Finite Element Analysis (FEA) is a numerical technique wherein a structure with theoretically infinite degrees of freedom is divided into a finite number of discrete elements that are interconnected at nodal points, or nodes. This interconnected network of elements and nodes constitutes the finite element mesh. The mesh is then programmed to contain the material and structural properties, which define how the structure will react to certain loading conditions. Originally developed for the aerospace industry, FEA is a powerful tool in the study of biological systems. It offers insights that could otherwise only be gained through experimental approaches that are impractical, at best, on living subjects, and impossible regarding fossil species. With advances in computer software and imaging technology, FEA has reached a level of sophistication and accessibility that make it a powerful tool in the testing of biomechanical hypotheses in studies of vertebrate form and function.
For more information about FEA have also a look at the FEAR Lab website.
3D Imaging Software
Most of our research is based on the application of high-resolution 3D computer models. We use a wide range of highly sophisticated software, including metrology [such as Geomagic® Control™ (3D Systems, Inc.) and Polyworks® (InnovMetric)], and medical image software for 3D data segmentation [such as Mimics® (Materialise®)], together with engineering (Strand7®, Pty Ltd) and virtual simulation computer tools (Occlusal Fingerprint Analyser). Moreover, we also have access to advanced 3D analysis software (Avizo®, FEI™) through MASSIVE platform (Multi-model Australian ScienceS Imaging and Visualisation Environment).
Through the Centre for Human Anatomy Education we have access to advanced professional 3D printers. These include photo realistic full-color plastic [Projet® 4500 (3D Systems)] and gypsum-based [Projet® CJP 660Pro (3D Systems)] printers.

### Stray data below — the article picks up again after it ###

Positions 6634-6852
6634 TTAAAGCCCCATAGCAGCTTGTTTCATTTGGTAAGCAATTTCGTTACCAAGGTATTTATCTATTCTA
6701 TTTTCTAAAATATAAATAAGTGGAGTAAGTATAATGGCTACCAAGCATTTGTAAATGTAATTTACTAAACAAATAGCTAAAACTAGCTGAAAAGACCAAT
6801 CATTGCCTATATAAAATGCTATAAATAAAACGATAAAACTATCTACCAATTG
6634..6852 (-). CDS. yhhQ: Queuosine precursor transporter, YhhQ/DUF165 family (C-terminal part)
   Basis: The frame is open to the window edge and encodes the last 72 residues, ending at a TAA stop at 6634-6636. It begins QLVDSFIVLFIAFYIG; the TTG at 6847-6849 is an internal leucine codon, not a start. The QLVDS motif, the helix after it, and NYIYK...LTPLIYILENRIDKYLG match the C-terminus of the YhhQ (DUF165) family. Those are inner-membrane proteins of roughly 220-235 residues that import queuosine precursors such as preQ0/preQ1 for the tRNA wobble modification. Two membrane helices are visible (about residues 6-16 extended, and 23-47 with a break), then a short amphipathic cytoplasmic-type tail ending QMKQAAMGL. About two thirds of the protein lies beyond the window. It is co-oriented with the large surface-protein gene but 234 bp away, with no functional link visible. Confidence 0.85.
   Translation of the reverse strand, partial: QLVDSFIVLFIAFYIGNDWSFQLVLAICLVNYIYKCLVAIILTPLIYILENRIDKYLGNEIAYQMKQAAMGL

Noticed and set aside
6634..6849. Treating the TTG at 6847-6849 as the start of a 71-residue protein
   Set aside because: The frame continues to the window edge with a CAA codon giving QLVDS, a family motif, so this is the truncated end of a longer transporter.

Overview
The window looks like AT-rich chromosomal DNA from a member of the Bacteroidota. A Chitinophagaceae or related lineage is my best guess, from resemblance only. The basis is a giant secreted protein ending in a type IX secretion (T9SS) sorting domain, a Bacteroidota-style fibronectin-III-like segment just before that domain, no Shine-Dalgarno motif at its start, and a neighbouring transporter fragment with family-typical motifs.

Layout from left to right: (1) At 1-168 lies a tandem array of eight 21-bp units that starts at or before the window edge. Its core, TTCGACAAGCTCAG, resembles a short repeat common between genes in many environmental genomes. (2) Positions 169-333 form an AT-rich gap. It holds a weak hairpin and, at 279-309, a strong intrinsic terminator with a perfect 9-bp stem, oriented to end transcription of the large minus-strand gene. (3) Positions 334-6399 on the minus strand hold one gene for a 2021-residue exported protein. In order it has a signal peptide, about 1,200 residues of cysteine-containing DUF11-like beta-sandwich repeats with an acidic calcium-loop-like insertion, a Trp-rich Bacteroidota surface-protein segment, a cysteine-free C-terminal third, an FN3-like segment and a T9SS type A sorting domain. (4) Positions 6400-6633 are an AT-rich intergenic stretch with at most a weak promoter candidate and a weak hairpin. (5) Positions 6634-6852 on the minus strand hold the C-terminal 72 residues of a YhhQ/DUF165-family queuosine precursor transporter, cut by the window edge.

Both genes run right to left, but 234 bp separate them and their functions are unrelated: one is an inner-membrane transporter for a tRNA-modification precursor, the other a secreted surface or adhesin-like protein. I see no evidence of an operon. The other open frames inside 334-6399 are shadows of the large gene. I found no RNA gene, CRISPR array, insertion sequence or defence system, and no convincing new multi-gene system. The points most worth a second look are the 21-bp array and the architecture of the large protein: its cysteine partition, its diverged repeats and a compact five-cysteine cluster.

3D DATA ACQUISITION
3D data can be acquired using Computed Tomography (CT) or surface scans (depending on what you want to study and analyse). Here at Monash University we are lucky to have access to state-of-the-art imaging facilities through Monash Biomedical Imaging (MBI) including CT and MRI scanners. Moreover, just next to Monash campus in Clayton, there is the Australian Synchrotron, which could be used to generate high-quality micro-CT data.
In our lab we have all the necessary equipment to create very high-quality replicas of teeth in a safe environment, from epoxy to dental stone casts. These facilities include a vacuum chamber (Technomat, Heraeus Kulzer) and a portable ductless fume hood (Captair Flex S321).
Our anthropological dental cast collections is one of the largest in Australia, and consists of thousands of high-quality replicas (in gypsum and epoxy casts) of living primates, modern humans and extinct hominins, including Australopithecus species, early African Homo and Neanderthals. For most of these specimens we also have high-resolution 3D surface scan models. You are more than welcome to visit the collection and access to the 3D virtual models for research purposes. Please, contact us and tell us about your project.
The major goal of the Palaeodiet Research Lab is a better understanding of the relationship between diet, cranio-dental morphology, ecology and evolution in modern humans, our closest living relatives (monkeys and apes) and our extinct ancestors.
The research interests of the Palaeodiet Research Lab mostly focus on functional morphology of the masticatory apparatus in human and non-human primates, and on the importance of the role of diet in human evolution.